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16 Actors Who Read Their Scripts And Then Said, "Wait, I Have A Better Idea"

Meryl Streep definitely put in the work for her first Oscar!

An actor's job is more than just memorizing lines and reciting them in front of a camera. A good actor knows how to bring their characters to life, which includes making key decisions about the way they'll look, speak, and move.

NBC / Via

However, the director almost always has final say. For a lot of actors, bringing a character to life onscreen is a collaboration with the director, but sometimes they have to fight for the changes they think are best.

ABC / Via

Here are 16 actors who fought for major changes to their characters and won:

1. Initially, Mike Myers recorded his dialogue for Shrek using a slightly more pronounced version of his natural Canadian accent, but after watching the rough cut, he decided to record his lines using a Scottish accent to contrast with Lord Farquaad's English accent.

Shrek raises a glass
Dreamworks / © DreamWorks / Courtesy Everett Collection

He also thought that having a Canadian accent made Shrek sound less relatable because it was more scary and less vulnerable than he wanted the ogre to be.

However, changing Shrek's accent also required the animators, who were already a third of the way finished, to redo certain scenes. According to DreamWorks Animation's Jeffrey Katzenberg, the edits cost between $4 million and $5 million — 10 percent of the movie's total budget!

2. As soon as she was cast in the live-action version of Beauty and the Beast, Emma Watson was determined to make Belle an "active heroine," which including forgoing corsets so that she could move around and ride horses easily.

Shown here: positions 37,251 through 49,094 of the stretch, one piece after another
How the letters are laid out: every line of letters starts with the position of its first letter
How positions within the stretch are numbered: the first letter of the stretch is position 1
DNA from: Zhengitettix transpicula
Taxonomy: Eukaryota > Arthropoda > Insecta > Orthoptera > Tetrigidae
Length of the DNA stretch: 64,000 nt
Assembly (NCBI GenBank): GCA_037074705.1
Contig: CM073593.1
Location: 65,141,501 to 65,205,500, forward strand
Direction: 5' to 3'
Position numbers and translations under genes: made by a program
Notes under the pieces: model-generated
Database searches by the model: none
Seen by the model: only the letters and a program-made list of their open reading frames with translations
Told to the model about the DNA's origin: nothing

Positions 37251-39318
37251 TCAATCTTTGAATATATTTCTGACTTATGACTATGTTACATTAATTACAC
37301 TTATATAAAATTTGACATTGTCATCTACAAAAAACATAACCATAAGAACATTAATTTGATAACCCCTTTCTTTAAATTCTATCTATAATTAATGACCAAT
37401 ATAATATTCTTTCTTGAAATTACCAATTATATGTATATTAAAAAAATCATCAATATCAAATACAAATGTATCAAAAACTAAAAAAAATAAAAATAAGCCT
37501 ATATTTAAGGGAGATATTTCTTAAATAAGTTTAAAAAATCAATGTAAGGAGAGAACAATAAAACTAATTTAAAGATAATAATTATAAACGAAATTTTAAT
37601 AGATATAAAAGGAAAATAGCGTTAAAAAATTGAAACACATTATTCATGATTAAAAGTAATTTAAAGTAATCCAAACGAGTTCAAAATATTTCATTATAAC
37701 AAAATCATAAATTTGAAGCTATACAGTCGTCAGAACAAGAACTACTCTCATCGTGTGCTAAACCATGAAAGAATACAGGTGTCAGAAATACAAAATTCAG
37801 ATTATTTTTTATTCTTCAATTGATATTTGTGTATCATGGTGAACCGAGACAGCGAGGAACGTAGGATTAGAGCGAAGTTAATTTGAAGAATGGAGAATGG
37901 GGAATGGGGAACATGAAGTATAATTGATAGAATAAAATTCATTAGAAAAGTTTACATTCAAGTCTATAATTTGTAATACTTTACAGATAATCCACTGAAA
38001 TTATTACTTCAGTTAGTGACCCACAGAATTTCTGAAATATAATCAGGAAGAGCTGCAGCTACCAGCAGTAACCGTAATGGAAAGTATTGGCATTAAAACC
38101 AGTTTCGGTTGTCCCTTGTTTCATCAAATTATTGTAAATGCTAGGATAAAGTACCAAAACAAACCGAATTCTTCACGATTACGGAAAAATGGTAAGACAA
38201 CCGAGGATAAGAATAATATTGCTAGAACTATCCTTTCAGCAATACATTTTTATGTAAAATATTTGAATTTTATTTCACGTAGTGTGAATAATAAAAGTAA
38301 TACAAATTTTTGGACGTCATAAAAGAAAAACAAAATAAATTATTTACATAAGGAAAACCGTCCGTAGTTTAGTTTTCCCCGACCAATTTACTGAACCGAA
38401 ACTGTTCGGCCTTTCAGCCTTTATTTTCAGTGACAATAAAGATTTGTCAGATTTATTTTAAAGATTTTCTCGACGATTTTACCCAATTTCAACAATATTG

Belle twirls in her iconic ballgown
Walt Disney Co. / © Walt Disney Co. / Courtesy Everett Collection

Costume designer Jacqueline Durran told the Hollywood Reporter, "Belle would not be wearing a corset, and she had to be comfortable ... It was a conundrum incorporating these elements.” 

3. In the original arc written for Michelle Rodriguez's character Letty Ortiz in The Fast and the Furious, she cheated on Dominic Toretto, but Michelle refused and threatened to quit unless it was changed — and costar Vin Diesel had her back.

Letty stands in front of her car
MCA / © MCA / Courtesy Everett Collection

She told the Daily Beast, "Is it realistic for a Latin girl who’s with the alpha-est of the alpha males to cheat on him with the cute boy? I had to put my foot down. I basically cried and said, ‘I’m going to quit’ and ‘Don’t sue me, please — I’m sorry, but I can’t do this in front of millions of people. ... Vin was the first one to pull me to the side while I was crying, and he just looked at me and said, ‘I got your back. Chill out and let me handle this, and you’re right — it makes me look bad anyway.’ And there you go. That was the beginning of the Letty fairy tale.”

4. Jason Isaacs was "slightly horrified" when the Harry Potter wardrobe designers gave him a pin-striped suit and short black-and-white wig to wear, declaring that Lucius Malfoy "was a racist [and] eugenicist" and there was "no way he would cut his hair like a Muggle or dress like a Muggle." Instead, he suggested that he wear a long, white wig and a flashy wizard outfit.

Lucius glares at the other Death Eaters
Warner Bros. / © Warner Bros. / Courtesy Everett Collection